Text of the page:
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Emissions divide now greater within countries than between them – study | Greenhouse gas emissions

The data show that the difference between rich and poor carbon emissions within a country is now larger than the difference in emissions between countries.

The discovery is further evidence of a growing gap between the “polluting elite” of wealthy people around the world and the relatively low responsibility for emissions among the rest of the population.

It also shows that there is plenty of room for the world’s poorest to increase their greenhouse gas emissions, if necessary to achieve prosperity, if rich people around the world, including some in developing countries, cut their emissions, the analysis showed.

Much of global climate policy focuses on the differences between developed and developing countries and their current and historical responsibilities for greenhouse gas emissions. But a growing body of work suggests that the “polluting elite” of those with the world’s highest incomes far exceeds the emissions of the poor.

This has major implications for combating climate change, as it shows that low-income people in developed countries contribute less to the climate crisis, while rich people in developing countries have a much larger carbon footprint than previously thought.

In a report entitled “Climate Inequality Report 2023”, economists at the World Inequality Laboratory analyze where carbon emissions are currently coming from. The Global Inequality Lab is run by influential economist Thomas Piketty, author of Capital in the Twenty-First Century, whose work since the financial crisis more than a decade ago helped popularize the idea of ​​the 1%, a global high-income group whose interests are fueled by modern economic systems.

The report states that “the carbon disparity within countries is currently greater than the carbon disparity between countries. The consumption and investment patterns of a relatively small group of the population directly or indirectly contribute disproportionately to greenhouse gas emissions. While inequalities in emissions between countries remain significant, overall inequalities in global emissions are now mainly due to inequalities within a country on some measures.”

The report also notes that while foreign climate aid — a key issue in the recent Cop27 climate talks — will be needed to help developing countries reduce their emissions, it will not be enough, and developing countries also need to reform their domestic tax systems to redistribute more. from the rich.

The authors suggest that windfall taxes on windfall profits can help finance low-carbon investment as well as progressive taxation in countries, including developing countries, that often under-tax wealthy individuals and companies.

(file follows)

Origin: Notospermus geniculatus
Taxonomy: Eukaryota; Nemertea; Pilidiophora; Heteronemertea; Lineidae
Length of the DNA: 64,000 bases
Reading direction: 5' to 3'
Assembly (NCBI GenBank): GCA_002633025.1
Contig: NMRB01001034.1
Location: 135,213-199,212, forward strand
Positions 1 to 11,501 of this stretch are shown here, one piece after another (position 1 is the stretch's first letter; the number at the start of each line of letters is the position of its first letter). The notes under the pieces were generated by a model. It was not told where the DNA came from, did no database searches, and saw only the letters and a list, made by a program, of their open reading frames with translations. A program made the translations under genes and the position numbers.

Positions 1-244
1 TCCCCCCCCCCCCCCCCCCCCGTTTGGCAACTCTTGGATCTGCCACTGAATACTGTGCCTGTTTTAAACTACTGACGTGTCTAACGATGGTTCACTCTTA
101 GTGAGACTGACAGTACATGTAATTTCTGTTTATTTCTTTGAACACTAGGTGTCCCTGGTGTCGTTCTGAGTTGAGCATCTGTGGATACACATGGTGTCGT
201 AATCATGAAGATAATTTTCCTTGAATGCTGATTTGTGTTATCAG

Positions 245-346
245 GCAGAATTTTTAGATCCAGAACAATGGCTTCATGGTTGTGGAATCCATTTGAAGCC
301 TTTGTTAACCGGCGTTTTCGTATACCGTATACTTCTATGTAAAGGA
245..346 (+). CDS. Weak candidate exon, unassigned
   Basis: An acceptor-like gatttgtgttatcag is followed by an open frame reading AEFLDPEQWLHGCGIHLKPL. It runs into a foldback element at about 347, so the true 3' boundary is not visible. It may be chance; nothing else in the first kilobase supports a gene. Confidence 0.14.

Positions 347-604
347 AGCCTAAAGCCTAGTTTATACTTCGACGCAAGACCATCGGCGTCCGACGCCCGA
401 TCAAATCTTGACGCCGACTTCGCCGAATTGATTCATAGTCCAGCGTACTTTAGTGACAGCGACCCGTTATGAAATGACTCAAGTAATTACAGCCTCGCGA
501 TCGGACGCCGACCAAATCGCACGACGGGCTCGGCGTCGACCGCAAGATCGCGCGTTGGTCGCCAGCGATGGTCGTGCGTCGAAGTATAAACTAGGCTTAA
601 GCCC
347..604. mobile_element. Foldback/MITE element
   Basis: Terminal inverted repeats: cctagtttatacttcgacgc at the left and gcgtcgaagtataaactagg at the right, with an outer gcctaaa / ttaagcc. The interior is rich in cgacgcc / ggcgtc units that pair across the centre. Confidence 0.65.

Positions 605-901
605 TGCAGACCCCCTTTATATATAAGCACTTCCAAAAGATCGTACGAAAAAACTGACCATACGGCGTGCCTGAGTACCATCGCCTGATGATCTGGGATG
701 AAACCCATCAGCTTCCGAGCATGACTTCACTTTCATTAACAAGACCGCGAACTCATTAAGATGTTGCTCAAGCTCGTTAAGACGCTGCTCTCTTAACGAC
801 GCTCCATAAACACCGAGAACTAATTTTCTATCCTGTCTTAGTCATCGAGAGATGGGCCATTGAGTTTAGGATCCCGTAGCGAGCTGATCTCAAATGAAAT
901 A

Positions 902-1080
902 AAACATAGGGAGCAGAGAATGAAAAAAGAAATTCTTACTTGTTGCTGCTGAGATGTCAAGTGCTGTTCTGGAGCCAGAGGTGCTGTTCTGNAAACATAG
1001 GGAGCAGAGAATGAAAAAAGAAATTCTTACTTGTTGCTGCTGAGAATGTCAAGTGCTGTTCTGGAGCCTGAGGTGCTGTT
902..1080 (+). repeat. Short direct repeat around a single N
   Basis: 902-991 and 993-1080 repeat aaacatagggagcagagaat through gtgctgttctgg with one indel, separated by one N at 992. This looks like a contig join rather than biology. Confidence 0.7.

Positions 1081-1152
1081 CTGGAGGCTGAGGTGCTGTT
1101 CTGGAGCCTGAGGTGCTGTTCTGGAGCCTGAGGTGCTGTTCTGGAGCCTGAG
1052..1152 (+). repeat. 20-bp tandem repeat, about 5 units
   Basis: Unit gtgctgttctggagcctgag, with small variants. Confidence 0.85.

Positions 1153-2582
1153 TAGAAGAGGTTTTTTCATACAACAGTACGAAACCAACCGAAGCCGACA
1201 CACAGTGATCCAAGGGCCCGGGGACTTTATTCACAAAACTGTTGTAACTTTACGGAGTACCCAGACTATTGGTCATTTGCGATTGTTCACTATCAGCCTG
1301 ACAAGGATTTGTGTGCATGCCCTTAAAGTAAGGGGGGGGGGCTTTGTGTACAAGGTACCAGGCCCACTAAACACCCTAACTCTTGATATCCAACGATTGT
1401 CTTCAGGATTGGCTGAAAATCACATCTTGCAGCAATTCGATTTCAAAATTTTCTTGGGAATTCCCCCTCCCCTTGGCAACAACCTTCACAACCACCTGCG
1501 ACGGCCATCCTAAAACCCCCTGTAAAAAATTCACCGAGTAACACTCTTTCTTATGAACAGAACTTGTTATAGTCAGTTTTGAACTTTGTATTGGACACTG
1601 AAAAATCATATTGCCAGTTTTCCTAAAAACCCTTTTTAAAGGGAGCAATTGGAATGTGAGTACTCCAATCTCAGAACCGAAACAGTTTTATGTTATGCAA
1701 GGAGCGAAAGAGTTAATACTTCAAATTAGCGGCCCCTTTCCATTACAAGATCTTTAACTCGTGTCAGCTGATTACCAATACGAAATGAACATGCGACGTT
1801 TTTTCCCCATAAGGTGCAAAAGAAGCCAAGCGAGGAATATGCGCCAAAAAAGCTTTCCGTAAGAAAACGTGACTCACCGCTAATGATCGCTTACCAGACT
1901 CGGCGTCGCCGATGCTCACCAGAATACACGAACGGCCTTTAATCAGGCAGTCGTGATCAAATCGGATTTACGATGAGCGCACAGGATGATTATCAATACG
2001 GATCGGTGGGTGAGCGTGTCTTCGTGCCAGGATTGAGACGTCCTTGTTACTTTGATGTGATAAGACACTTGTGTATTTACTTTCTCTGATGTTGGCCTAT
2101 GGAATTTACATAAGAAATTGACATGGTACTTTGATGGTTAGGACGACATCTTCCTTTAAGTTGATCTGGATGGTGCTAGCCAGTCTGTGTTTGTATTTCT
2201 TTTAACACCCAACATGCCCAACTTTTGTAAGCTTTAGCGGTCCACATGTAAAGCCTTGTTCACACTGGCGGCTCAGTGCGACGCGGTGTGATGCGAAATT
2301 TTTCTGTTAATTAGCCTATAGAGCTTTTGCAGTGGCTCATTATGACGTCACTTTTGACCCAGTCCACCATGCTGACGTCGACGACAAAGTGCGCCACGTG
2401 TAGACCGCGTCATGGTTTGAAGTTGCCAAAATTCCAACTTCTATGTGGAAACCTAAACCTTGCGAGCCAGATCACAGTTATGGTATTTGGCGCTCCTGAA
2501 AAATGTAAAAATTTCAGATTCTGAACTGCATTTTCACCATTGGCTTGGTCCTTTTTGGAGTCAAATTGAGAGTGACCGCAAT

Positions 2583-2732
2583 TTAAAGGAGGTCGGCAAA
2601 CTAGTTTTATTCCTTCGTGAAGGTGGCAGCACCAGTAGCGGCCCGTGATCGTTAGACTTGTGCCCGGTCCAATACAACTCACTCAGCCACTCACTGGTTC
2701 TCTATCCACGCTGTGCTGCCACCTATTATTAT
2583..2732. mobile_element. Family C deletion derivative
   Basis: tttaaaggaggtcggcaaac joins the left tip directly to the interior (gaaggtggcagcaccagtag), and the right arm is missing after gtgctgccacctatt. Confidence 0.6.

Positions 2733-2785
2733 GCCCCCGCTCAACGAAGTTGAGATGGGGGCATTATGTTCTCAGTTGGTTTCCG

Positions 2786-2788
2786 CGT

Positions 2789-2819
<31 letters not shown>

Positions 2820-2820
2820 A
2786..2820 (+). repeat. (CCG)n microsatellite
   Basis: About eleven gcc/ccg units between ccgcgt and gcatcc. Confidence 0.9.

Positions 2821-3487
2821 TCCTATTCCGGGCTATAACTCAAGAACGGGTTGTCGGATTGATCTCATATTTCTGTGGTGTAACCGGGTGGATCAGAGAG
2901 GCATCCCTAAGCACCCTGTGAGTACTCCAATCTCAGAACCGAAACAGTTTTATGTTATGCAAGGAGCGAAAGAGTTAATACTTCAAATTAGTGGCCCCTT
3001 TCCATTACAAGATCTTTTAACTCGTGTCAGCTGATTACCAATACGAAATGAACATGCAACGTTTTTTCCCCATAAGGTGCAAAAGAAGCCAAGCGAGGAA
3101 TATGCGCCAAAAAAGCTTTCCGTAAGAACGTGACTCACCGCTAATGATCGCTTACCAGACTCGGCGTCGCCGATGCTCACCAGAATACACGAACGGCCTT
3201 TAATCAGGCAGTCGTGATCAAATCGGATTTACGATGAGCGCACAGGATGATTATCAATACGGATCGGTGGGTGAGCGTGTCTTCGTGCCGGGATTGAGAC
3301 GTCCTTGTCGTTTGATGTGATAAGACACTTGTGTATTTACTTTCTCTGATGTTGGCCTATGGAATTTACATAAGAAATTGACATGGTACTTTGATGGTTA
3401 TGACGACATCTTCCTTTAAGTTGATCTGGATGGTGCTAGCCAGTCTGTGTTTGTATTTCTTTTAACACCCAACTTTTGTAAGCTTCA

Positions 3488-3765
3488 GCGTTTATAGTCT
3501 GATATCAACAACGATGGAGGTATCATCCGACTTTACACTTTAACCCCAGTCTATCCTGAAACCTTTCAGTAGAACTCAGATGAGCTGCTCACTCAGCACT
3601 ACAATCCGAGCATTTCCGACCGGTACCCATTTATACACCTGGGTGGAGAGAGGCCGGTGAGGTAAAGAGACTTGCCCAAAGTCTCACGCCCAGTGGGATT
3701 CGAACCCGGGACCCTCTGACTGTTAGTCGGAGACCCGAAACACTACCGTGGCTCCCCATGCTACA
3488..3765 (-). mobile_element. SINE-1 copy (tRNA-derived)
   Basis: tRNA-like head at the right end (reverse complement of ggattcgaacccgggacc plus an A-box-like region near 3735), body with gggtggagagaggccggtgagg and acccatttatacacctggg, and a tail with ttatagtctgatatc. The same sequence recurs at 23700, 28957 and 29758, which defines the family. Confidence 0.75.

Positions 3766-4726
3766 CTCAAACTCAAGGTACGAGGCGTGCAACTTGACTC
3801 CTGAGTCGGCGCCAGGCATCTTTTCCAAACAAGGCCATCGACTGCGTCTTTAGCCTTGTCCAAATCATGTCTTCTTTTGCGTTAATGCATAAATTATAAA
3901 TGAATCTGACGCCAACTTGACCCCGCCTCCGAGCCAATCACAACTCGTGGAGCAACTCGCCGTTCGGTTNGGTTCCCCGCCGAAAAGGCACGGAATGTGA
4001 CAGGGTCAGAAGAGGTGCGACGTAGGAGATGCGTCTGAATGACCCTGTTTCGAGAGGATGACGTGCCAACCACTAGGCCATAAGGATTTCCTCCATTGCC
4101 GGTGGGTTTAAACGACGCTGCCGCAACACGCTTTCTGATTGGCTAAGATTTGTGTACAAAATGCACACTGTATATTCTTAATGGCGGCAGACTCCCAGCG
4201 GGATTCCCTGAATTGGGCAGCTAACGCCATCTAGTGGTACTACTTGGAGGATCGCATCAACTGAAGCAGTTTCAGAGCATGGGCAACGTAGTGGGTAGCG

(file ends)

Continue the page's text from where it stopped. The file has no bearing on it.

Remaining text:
The report says that large emerging economies such as China are now increasingly responsible for carbon dioxide in the atmosphere. Now they must develop clear plans to achieve zero emissions.

Peter Newell, a professor of international relations at the University of Sussex who has worked extensively on the issue of polluting elites and was not involved in the report, said he showed that consumption patterns need to change to deal with the climate crisis.

“Emissions inequality matters because carbon inequality within countries accounts for much of the global carbon inequality between those who emit and those who suffer the worst effects of global warming and have the least ability to adapt,” he said.

“Polluter elite consumption and investment patterns that lead to such an unequal contribution to climate change need to be reduced and redirected accordingly. It’s a huge challenge.”

But he added that the report also shows how global poverty can be tackled without increasing greenhouse gas emissions overall, which is key as the world needs to cut emissions by about half by 2030 to limit global temperature rise to 1.5°C. compared to the pre-industrial era. levels.

Newell told the Guardian: “[The report shows that] The fight against global poverty will not exceed global carbon budgets, as is often claimed. Failure to pay attention to the power and privileges of the polluting elite. This is because reducing carbon consumption at the top can free up carbon space and lift people out of poverty.”

The solutions, he says, lie in changing government policies to focus on the polluting elite and developing a more equitable and efficient approach to reducing emissions.

“A combination of progressive taxation, including on highly polluting activities, and reallocation of fossil fuel subsidies can help strengthen the welfare state and provide social safety nets to help close some of these gaps,” he said.

“This critical report re-emphasizes the need for a just transition to a low-carbon economy, reflecting the unequal responsibility for causing the climate crisis and unequal opportunities to address it.”

Last year, a paper by the PIK Potsdam Institute for Climate Research, co-authored with Nobel Prize-winning economist Joseph Stiglitz, found that taxing the wealthy was one of the best ways to finance the transition to a low-carbon economy.

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